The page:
To experimentally investigate the effects of noise on performance, we design an instance of that has an anticrossing with a small g_{min} between an eigenstate , which is a superposition of 256 equal energy (degenerate) local minima of , and an eigenstate , which corresponds to the unique (nondegenerate) global minimum. By studying a smallgap problem, we are addressing what are expected to be the most difficult problems for closedsystem AQC (although for an open system, problems with exponentially many lowenergy excited states may represent the hardest problems). Moreover, we are interested in exploring evolution during which the minimum gap is passed nonadiabatically, and investigating dependence on annealing time and temperature. To experimentally violate adiabaticity, we require g_{min}/k_{B}<<1 mK. For 16qubit problems, such small gaps are quite uncommon, and it can be challenging to engineer an instance with sufficiently small g_{min}. Our designed instance is illustrated in Fig. 2a and further described in the Methods section and Supplementary Note 1. The same type of anticrossing has been argued^{28,29} to render QA ineffective because of the extremely small g_{min}, though methods have been proposed to eliminate such anticrossings^{30,31,32}.
Of key importance are the energy scales Δ_{i}(s) and Ε(s) in equation (1), which can be calculated from independently calibrated device parameters (see, for example, Harris et al.^{33} and Johansson et al.^{34}). Results for the 16 qubits used in this study are plotted in Fig. 2b. Using these quantities, we calculate the eigenspectrum of H(s). Features relevant to this work are found in a narrow region around s≈0.64, where the anticrossing is expected, as shown in Fig. 2c. The minimum gap, g_{min}/k_{B}=0.011 mK, is more than three orders of magnitude smaller than T (≳20 mK). The global minimum (green) of is the dominant component of the ground state after the anticrossing, but dominates the first excited state before it. The opposite is true for (blue). Our first objective is to experimentally verify that there is an anticrossing at the predicted position.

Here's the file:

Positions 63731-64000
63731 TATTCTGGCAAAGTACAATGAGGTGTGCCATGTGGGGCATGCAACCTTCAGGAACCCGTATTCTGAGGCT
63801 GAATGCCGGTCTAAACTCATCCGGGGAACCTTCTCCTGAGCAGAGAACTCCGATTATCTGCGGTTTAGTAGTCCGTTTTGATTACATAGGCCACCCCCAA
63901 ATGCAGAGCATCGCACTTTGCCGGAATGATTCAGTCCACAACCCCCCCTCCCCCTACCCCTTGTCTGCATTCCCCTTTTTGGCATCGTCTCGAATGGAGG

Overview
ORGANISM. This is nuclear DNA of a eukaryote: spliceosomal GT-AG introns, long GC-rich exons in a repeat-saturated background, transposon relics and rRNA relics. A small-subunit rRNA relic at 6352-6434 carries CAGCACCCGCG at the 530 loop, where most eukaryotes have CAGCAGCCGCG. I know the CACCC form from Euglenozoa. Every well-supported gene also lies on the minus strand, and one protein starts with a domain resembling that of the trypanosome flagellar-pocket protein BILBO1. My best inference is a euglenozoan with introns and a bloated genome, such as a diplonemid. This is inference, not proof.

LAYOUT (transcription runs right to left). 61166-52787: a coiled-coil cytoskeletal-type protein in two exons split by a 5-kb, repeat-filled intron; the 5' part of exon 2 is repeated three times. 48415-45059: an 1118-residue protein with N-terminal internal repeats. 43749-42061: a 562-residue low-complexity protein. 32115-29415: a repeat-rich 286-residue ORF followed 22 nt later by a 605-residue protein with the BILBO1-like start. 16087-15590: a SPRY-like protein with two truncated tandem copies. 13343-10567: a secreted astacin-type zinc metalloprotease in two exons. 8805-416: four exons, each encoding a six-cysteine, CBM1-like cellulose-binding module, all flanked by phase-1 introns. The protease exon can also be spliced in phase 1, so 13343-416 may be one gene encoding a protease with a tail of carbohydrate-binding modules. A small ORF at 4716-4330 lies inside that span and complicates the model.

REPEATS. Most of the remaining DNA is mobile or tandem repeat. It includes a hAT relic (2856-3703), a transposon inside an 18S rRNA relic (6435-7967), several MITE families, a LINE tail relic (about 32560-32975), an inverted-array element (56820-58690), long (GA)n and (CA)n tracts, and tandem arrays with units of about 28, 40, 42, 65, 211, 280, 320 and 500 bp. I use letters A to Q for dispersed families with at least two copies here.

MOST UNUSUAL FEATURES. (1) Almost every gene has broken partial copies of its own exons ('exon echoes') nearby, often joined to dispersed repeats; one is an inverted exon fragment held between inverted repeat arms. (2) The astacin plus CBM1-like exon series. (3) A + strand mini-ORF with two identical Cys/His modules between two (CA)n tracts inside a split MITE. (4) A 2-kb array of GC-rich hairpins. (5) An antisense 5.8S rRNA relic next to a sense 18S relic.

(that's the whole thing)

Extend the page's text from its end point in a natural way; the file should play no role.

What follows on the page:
In the limit of infinitely slow evolution, the instantaneous probability of occupying each eigenstate is approximately given by the Boltzmann distribution. Therefore, the probability P_{GM}(s) of occupying should be small before the anticrossing but large after the anticrossing. The opposite should hold for the probability P_{Σ}(s) of occupying . The two probabilities should coincide at the anticrossing, where P_{GM}(s*)=P_{Σ}(s*)≈0.5. Measuring the instantaneous probabilities P_{GM}(s) and P_{Σ}(s) would therefore provide information about the approximate position of the anticrossing.